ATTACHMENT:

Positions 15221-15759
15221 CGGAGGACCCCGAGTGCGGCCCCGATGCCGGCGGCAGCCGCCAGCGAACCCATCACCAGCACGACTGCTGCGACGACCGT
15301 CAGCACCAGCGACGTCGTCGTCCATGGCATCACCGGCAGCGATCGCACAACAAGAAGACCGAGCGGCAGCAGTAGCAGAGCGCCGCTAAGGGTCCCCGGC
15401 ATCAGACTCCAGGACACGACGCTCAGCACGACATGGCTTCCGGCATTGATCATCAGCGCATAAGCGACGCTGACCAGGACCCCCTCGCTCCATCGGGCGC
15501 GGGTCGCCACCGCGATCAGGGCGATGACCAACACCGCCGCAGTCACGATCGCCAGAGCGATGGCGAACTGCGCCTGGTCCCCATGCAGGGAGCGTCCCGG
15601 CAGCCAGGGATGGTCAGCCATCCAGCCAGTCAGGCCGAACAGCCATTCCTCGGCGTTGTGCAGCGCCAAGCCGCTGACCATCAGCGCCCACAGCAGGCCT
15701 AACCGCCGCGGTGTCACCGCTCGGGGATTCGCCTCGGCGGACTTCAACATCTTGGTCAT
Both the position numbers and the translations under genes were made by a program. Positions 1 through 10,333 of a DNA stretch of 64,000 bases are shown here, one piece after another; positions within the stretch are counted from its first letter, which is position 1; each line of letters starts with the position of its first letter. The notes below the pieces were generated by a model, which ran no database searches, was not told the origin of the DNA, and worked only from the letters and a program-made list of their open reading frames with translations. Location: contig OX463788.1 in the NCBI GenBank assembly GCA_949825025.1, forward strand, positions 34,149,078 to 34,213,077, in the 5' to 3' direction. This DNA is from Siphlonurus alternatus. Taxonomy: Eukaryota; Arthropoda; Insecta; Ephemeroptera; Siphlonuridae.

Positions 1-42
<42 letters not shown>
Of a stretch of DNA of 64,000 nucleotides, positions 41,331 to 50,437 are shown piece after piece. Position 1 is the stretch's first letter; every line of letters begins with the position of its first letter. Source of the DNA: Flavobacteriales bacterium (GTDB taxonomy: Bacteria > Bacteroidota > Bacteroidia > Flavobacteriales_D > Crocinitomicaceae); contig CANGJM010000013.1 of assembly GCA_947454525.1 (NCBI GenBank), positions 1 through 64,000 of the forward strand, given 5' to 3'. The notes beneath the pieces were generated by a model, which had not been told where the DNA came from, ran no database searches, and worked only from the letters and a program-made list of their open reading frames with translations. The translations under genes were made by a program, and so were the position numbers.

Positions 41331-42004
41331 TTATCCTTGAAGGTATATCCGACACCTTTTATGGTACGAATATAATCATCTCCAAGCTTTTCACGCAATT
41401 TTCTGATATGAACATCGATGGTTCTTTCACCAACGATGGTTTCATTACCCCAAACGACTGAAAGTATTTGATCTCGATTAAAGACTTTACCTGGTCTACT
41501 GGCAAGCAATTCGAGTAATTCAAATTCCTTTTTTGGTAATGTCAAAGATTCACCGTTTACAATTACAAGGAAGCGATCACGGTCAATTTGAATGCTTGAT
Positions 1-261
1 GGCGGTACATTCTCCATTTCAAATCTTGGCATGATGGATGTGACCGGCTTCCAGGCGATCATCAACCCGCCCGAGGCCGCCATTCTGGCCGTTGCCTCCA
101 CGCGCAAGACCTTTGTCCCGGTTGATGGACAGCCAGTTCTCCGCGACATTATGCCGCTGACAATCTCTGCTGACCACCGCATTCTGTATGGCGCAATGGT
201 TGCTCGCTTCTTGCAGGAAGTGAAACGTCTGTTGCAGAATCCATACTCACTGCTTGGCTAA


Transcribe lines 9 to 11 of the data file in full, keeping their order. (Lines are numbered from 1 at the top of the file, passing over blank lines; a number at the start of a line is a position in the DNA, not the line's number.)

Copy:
Positions 1-42
<42 letters not shown>
Of a stretch of DNA of 64,000 nucleotides, positions 41,331 to 50,437 are shown piece after piece. Position 1 is the stretch's first letter; every line of letters begins with the position of its first letter. Source of the DNA: Flavobacteriales bacterium (GTDB taxonomy: Bacteria > Bacteroidota > Bacteroidia > Flavobacteriales_D > Crocinitomicaceae); contig CANGJM010000013.1 of assembly GCA_947454525.1 (NCBI GenBank), positions 1 through 64,000 of the forward strand, given 5' to 3'. The notes beneath the pieces were generated by a model, which had not been told where the DNA came from, ran no database searches, and worked only from the letters and a program-made list of their open reading frames with translations. The translations under genes were made by a program, and so were the position numbers.